The twins are one and man within himself may be many but in the ultimate, absolute reality is all one, the brahman. The poet has the understanding of the absolute reality too. Pensiveness in the poet is seen and appreciated by the knowledgeable. It is ignorance to erase it as pretence.
And on my first ‘Lohri’
‘Physics& Social Chemistry’ bemoans the loss of basic values of kindness and compassion:
‘The Changing Face of Man’ compels us to think of Indic pantheism now miserably beguiled. Every animal and vegetable kingdom adapts to mother nature’s ecological laws but the superior being MAN does not. The poet is languished:
The New Year’s Day is a day of festivity. It is a day to remember promises made and a pledge for doing good and great things. Here are the poet’s ideas:
Imprinted on the timeline of ebbing 2012
Over population is a menace threatening total destruction. The poet with painful concern says:
Depleting rapidly are the forest covers
The poet is heartbrokenly aware of the recent happenings. Keenly observant with heart in the right place, the recent occurrences send twangs of excruciating pain into the feeling heart. ‘Death in Kindergarten’ is about a maniac’s shooting spree and rampage in a school room.
The maniac’s psyche
Fervently described is the devilishness of the hoodlums. The poet describes how lurking restlessly like wolves the rapists’ gang operated:
In India heinous crimes are committed and ‘The Prologue of Change’ is a blood curdling example of Nirbhaya, the pseudonym of a young woman raped in the capital of India. The young one became an object of every thinking one’s pity. Says the poet:
She is gone
The poet finds the incident impossible to forget and says in another poem: ‘Misanthropists’:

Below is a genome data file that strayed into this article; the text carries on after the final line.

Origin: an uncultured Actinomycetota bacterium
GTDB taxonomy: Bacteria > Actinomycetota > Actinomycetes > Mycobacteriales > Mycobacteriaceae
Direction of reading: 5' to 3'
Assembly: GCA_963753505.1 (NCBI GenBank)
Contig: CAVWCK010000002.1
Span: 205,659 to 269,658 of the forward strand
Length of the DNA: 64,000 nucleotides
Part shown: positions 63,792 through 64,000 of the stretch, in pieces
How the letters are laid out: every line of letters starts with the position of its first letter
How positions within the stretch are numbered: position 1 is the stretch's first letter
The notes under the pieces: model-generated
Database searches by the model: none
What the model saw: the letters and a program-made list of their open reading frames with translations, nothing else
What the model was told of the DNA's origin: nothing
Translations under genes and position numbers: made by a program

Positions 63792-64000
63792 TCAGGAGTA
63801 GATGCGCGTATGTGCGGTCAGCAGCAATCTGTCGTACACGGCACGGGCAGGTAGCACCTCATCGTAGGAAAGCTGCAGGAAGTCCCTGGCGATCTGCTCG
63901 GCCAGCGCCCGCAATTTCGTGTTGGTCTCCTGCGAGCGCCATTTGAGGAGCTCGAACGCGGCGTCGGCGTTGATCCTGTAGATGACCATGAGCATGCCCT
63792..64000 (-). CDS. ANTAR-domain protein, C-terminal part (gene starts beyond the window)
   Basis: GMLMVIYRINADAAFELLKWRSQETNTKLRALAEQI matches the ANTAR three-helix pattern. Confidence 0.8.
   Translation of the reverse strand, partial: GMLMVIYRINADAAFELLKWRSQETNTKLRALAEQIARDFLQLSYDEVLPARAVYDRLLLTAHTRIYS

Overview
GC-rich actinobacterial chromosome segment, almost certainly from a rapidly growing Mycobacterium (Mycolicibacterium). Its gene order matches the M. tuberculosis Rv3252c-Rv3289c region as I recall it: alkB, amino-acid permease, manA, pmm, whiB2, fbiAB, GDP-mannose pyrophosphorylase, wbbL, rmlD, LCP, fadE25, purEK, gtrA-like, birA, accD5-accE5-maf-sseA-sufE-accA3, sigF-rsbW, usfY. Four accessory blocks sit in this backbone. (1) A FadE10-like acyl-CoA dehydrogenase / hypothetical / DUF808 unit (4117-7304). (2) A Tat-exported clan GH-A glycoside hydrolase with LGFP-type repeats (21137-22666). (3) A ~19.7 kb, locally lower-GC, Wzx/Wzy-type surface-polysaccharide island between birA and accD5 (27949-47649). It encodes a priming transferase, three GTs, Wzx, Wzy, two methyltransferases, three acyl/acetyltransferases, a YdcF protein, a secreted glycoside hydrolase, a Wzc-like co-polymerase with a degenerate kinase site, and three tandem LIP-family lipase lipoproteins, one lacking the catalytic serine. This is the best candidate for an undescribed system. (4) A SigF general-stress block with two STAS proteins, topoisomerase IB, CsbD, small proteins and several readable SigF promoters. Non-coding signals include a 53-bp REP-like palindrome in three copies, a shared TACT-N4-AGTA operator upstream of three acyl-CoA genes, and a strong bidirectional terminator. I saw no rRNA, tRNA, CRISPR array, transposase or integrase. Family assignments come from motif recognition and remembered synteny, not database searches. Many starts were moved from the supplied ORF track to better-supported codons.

Dictatorships are always repugnant, any where, any time in the modern times. The unseen, unscrupulous power hungry money bags come into power somehow. It is an attitude that needs to be erased from the devilish. The constitution is there and is supposed to be revered and strictly adhered to. But this is what the poet declares with derision and contempt in a peroration:
…And “we the People…”
A devout thinker with Godward cerebration Rajender explains how a raga is born:
The surveillance of eyes
About the devastating hurricane Sandy the devout poet thinks deep about creation and the Supreme Being in the poem ‘Sandy’s Tandava’:
What a shame
Man’s helplessness is abysmal but nature it is that he thinks he knows all. Even then, the poet reveals his conviction in the poem:
Man will persevere
The poem ‘Buddha’ reveals his disgust for the desecration and demolition of the Bamiyan monuments of worshipful faith:
So frustrated are we
Intense cerebration makes intercourse a blessed act:
Righteousness and rectitude are requisite values for the humans. The poet thinks of Deepavali. The festival of lights is to know the flame within the human. He thinks of the arishadvargas, the six deadly evils known as enemies, kama, krodha, lobha, moha, mada, matsarya and emphatically declares:
Unless I as an individual
Dovetailing belief and myth the poet remembers Vetala the vampire and the King Vikramaditya:
Awaken from slumber
There are poems about his mental makeup and personality. ‘On Being a Mother’ makes him remember a writer who answers a question about her not sending a new post.
I rejoice and pray
In ‘Her Poetic Self’ he writes:
Sensitivity, impressiveness, sensibility and delicacy are the traits of Rajender’s poetry. The economy of his expression and elaborateness and intensity of cerebration linger long in the readers’ mind. Last and the most important is the poet’s attitude to the much misused, misunderstood and cliché ridden idea of love. Ideal love is blissful, sublime and divine as sung by this lyrical poet.
O beloved this togetherness
‘Nirvana’ which the poet pointed in a note is absolute peace is presented to begin with, as a dialogue between two blatant speakers followed with the talk of ‘I’, the speaker. In Buddhism it is freedom from endless cycle of birth and death and consequent misery and suffering. It also means salvation or moksha. It may be considered as a state of freedom from oblivion to pain and suffering in the external world. The poet considers the title as an equivalent of absolute peace. There is a dialogue between the concupiscent and voluptuous. The ‘I’ is the speaker who listens to the dialogue. Suffice it for the reader to consider these as the three voices. The first two voices are those of the scabrous and scatological. The speaker ‘I’ is intellectual: not lewd but chaste. The ‘act’ is described elegantly and sensitively. It would be necessary to quote the poem at some length: